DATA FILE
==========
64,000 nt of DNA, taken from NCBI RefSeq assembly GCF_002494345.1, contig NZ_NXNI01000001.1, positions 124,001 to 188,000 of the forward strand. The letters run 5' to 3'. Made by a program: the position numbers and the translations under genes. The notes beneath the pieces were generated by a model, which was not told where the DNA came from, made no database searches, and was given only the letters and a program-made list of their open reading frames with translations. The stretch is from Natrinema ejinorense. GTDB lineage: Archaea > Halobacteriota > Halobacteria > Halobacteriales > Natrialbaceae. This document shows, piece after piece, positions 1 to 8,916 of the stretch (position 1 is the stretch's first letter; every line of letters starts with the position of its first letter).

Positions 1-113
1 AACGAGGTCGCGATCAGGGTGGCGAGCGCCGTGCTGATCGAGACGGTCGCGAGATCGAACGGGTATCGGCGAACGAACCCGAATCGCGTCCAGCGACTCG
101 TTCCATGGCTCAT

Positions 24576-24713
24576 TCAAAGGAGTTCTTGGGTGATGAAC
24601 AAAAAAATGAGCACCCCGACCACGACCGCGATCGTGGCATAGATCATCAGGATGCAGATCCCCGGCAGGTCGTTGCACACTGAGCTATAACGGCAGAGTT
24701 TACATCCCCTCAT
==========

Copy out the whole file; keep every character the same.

64,000 nt of DNA, taken from NCBI RefSeq assembly GCF_002494345.1, contig NZ_NXNI01000001.1, positions 124,001 to 188,000 of the forward strand. The letters run 5' to 3'. Made by a program: the position numbers and the translations under genes. The notes beneath the pieces were generated by a model, which was not told where the DNA came from, made no database searches, and was given only the letters and a program-made list of their open reading frames with translations. The stretch is from Natrinema ejinorense. GTDB lineage: Archaea > Halobacteriota > Halobacteria > Halobacteriales > Natrialbaceae. This document shows, piece after piece, positions 1 to 8,916 of the stretch (position 1 is the stretch's first letter; every line of letters starts with the position of its first letter).

Positions 1-113
1 AACGAGGTCGCGATCAGGGTGGCGAGCGCCGTGCTGATCGAGACGGTCGCGAGATCGAACGGGTATCGGCGAACGAACCCGAATCGCGTCCAGCGACTCG
101 TTCCATGGCTCAT

Positions 24576-24713
24576 TCAAAGGAGTTCTTGGGTGATGAAC
24601 AAAAAAATGAGCACCCCGACCACGACCGCGATCGTGGCATAGATCATCAGGATGCAGATCCCCGGCAGGTCGTTGCACACTGAGCTATAACGGCAGAGTT
24701 TACATCCCCTCAT